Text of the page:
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HOW to deal with Climax issue


A rather high percentage of women do not reach the climax .  The frigidity figures of different authors vary from 10-80 per cent and come closer to the statistics of older sexologists. Adler (Berlin) came to the conclusion that 80 per cent of women did not reach the climax. Elkan guessed that 50 per cent suffered from frigidity, while Kinsey found it to be 75 per cent. Hardenberg's figures have a very wide range from 10 to 75 per cent.



Inflammations of the clitoris, especially below the prepuce, can make it so hypersensitive that it loses its ability to produce climax. .

Some investigators of female behavior believe that most women cannot experience  orgasm, because there are no nerves in the vaginal wall. In contrast to this statement by Kinsey, Hardenberg mentions that nerves have been demonstrated only inside the vagina in the anterior wall, proximate to the base of the clitoris. This I can confirm by my own experience of numerous women. An erotic zone always could be demonstrated on the anterior wall of the vagina along the course of the urethra. Even when there was a good response in the entire vagina, this particular area was more easily stimulated by the finger than the other areas of the vagina. Women tested this way always knew when the finger slipped from the urethra by the impairment of their sexual stimulation. During orgasm this area is pressed downwards against the finger like a small cystocele protruding into the vaginal canal. It looked as if the erotogenic part of the anterior vaginal wall tried to bring itself in closest contact with the finger. It could be found in all women, far more frequently than the spastic contractions of the levator muscles of the pelvic floor which are described as objective symptoms of the female orgasm by Levine. After the orgasm was achieved a complete relaxation of the anterior vaginal wall sets in.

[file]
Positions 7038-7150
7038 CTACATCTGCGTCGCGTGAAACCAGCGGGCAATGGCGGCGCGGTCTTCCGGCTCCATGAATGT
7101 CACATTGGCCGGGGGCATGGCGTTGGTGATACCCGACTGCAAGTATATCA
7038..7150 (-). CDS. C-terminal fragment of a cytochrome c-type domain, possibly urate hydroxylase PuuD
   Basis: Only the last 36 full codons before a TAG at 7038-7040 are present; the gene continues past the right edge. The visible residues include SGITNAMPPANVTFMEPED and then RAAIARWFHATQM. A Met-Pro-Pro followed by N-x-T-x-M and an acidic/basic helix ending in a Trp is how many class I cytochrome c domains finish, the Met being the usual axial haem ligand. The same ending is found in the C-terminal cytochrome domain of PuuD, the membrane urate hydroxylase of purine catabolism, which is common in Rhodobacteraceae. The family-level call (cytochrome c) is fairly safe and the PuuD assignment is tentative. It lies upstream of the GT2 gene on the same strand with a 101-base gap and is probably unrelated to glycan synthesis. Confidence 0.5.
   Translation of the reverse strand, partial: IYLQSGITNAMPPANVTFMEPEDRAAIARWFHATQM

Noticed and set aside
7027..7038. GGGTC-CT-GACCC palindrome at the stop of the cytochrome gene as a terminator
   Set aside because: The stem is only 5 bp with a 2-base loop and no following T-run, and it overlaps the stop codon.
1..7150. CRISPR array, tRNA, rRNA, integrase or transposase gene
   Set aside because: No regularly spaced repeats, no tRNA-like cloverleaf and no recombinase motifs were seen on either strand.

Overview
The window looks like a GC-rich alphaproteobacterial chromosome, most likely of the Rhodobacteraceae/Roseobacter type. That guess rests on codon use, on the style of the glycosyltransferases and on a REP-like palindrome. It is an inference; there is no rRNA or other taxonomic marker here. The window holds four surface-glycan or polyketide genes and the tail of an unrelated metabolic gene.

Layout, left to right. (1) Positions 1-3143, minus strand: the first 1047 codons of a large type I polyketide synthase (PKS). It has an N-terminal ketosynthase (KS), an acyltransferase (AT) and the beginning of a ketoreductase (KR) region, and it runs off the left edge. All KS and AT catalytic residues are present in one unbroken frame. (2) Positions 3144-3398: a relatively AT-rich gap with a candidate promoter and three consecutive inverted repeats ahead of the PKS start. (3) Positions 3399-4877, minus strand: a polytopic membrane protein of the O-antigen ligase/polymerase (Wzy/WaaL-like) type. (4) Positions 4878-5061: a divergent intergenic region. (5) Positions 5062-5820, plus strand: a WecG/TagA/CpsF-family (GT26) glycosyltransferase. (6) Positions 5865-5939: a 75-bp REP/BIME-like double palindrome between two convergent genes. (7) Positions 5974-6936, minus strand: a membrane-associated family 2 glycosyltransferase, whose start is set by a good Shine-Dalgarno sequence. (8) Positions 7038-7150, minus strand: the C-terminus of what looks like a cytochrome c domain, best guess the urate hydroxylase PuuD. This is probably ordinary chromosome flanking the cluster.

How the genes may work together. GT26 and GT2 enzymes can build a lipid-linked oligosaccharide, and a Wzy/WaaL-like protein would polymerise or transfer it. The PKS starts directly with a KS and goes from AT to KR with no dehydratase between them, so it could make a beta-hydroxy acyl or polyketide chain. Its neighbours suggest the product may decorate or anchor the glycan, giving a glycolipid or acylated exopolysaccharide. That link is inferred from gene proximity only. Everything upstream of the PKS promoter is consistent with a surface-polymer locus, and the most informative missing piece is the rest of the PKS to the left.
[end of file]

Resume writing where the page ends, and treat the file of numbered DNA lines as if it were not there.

Erotogenic zones in the female urethra are sometimes the cause of urethral onanism. I have seen two girls who had stimulated themselves with hair pins in their urethra. The blunt part of the old fashioned hair pin was introduced into the urethra and moved forwards and backwards. During the ecstasy of the orgasm the girls lost control of the pin which went into the bladder. Both girls felt ashamed and tried to hide the incident from their mothers until a huge bladder stone had developed around the pin as centre. One stone was removed by supra-pubic, and the other by vaginal, cystotomy. A third hair pin entered the bladder and before the bladder was inflamed, it was angled out via the urethra. Since the old hairpins are no more in use, pencils are used for urethral onanism. They are longer than the hairpins and do not glide into the bladder so easily, though they cause a painful urethritis. Urethral onanism may happen in men as well. I saw a patient with a rifle bullet which glided into his bladder. He had played with it while he was lonesome on duty on New Years Eve. Analogous to the male urethra, the female urethra also seems to be surrounded by erectile tissues like the corpora cavernosa. In the course of sexual stimulation, the female urethra begins to enlarge and can be felt easily. It swells out greatly at the end of orgasm. The most stimulating part is located at the posterior urethra, where it arises from the neck of the bladder. Sometimes patients of Birth Control clinics complain that their sexual feelings were impaired by the diaphragm pessary. In such cases the orgastic capacity was restored by the use of the plastic cervical cap, which does not cover the erotogenic zone of the anterior vaginal wall. Such complaints occurred more frequently in Europe than here in the U. S. A., and was one of the reasons for giving preference to the cervical cap over the diaphragm pessary.

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